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Food & Dining // Vino Sense
Roberto Viernes

Defining A Classic Cabernet Sauvignon

I recently returned from a trip to Napa Valley with a grim observation. I believe that most drinkers no longer know what a “classic” Cabernet Sauvignon tastes like. With the taste of the most influential wine critics, Napa Valley wine producers are chasing flavor and richness in their wines. The result is that Cabernets no longer taste like they did 20 or even 10 years ago.

Among all the dark-berry characters of blackberry, cassis and dried plums that everyone is familiar with in Cabernet Sauvignon, there also is this savory component that is “classic” to this regal black grape. They can remind people of tobacco, green herbs and, in some extreme cases, like bell pepper. Great Bordeaux from 20 years ago and older certainly had these components, as did Cabernets from Napa Valley of the same era. However, today’s critics and moreover Cabernet drinkers have eschewed the value and the flavor of everything that is savory in Cabernets. They see this vegetal note as being “underripe” and “weedy” – certainly something to be avoided at all costs.

I learned during much time spent with Silver Oak’s director of wine-making Daniel Baron, who is an unbelievable fountain of knowledge, that the “green” aroma and flavor that is found in Cabernet is known as pyrazine and is endemic to the grape variety. (Did I mention that Daniel has been making wine for almost 30 years, spent some time at Petrus and had a hand in the 1982 vintage, and speaks French? He’s as sharp as a Ginsu!)

It even exists in the grape at full maturity. What vinegrowers do to eliminate them altogether is to leave the grapes on the vine long after they have reached their highest sugar levels and even after the sap has gone back down into the root system.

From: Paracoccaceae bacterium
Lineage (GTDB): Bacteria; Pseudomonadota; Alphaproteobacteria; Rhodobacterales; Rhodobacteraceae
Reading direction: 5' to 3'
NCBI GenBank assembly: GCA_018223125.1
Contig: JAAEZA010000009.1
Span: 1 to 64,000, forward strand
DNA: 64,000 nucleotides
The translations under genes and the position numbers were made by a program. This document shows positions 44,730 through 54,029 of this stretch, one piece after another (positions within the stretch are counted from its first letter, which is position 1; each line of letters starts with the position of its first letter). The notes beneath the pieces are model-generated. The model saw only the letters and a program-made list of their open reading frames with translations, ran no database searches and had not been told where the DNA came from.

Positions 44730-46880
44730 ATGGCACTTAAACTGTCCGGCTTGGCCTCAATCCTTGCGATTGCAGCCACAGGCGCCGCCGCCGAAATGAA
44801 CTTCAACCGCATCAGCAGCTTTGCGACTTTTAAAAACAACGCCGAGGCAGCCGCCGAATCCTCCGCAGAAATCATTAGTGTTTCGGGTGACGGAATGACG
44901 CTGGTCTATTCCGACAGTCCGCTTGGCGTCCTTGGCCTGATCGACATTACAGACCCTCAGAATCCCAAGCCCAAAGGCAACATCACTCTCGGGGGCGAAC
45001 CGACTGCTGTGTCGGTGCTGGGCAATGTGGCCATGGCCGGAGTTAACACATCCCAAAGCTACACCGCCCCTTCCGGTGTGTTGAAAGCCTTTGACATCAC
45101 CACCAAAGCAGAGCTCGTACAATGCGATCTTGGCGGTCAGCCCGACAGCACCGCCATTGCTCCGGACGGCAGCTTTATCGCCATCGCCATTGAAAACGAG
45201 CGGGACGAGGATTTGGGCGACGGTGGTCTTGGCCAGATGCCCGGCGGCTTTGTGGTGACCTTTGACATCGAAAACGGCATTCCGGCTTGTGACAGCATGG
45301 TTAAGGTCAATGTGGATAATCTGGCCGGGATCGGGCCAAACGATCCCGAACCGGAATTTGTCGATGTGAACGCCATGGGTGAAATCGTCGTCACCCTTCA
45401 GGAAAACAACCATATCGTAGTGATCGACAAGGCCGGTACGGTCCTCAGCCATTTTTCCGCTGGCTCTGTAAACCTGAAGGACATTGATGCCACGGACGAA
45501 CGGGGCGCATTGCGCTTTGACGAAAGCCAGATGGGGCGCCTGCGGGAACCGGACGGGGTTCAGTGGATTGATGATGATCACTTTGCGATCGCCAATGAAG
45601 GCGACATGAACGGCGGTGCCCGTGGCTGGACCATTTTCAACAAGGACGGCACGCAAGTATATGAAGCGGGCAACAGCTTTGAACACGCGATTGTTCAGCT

During this period, the grape does not take on anymore sugar. But it starts to lose volume (water), acidity and the pyrazine begins to break down in the skin of the grape, eventually dissipating. The resultant wine has nary a whiff of the “green stuff.”

But I expect a little bit of it in “classic” Cabernet. There is rarely a season where Napa Valley vine-growers find it difficult to get full ripeness in their Cabernets. They have plenty of sun and warmth nine years out of 10. What critics judge to be close to “perfection” or “classic” (read 100 pointer) Cabernet is now really a completely different expression. The sleek, cleanliness, power, alcohol and effusive and perhaps excessive ripeness of today’s Cabernets are quite unlike those made 20 years ago.

If you like or even love that style, that’s fine by me, but please don’t call it classic. I don’t have to like it. But let me tell you that the best Cabernet of the entire trip in Napa Valley was a 1985 Silver Oak Napa Valley Cabernet Sauvignon served from a 9-liter bottle. There were no automated sorting tables or concentrators back then. Yet it was utterly stunning, glorious Cabernet. It was a complete wine, brimming with secondary aromas of dried fruits, mocha and earth – and, yes, a flash of that pyrazine.

Recommendations: 2010 Neyers El Novillero Chardonnay ($35) with a powerful aroma of tropical fruit and oranges, this wine backs it all up with a mouth-coating richness and viscosity that is nothing short of impressive. 2011 Clos Ste Magdeleine Rosé ($25) It’s still hot out, and dry rose is still HOTTER! This one sings with citrus and herbs de Provence. It is one of those wines that give you rose-colored glasses on life.

Roberto Viernes is a master sommelier. Email rviernes@southernwine.co m or follow him on Twitter @Pinotpusher.

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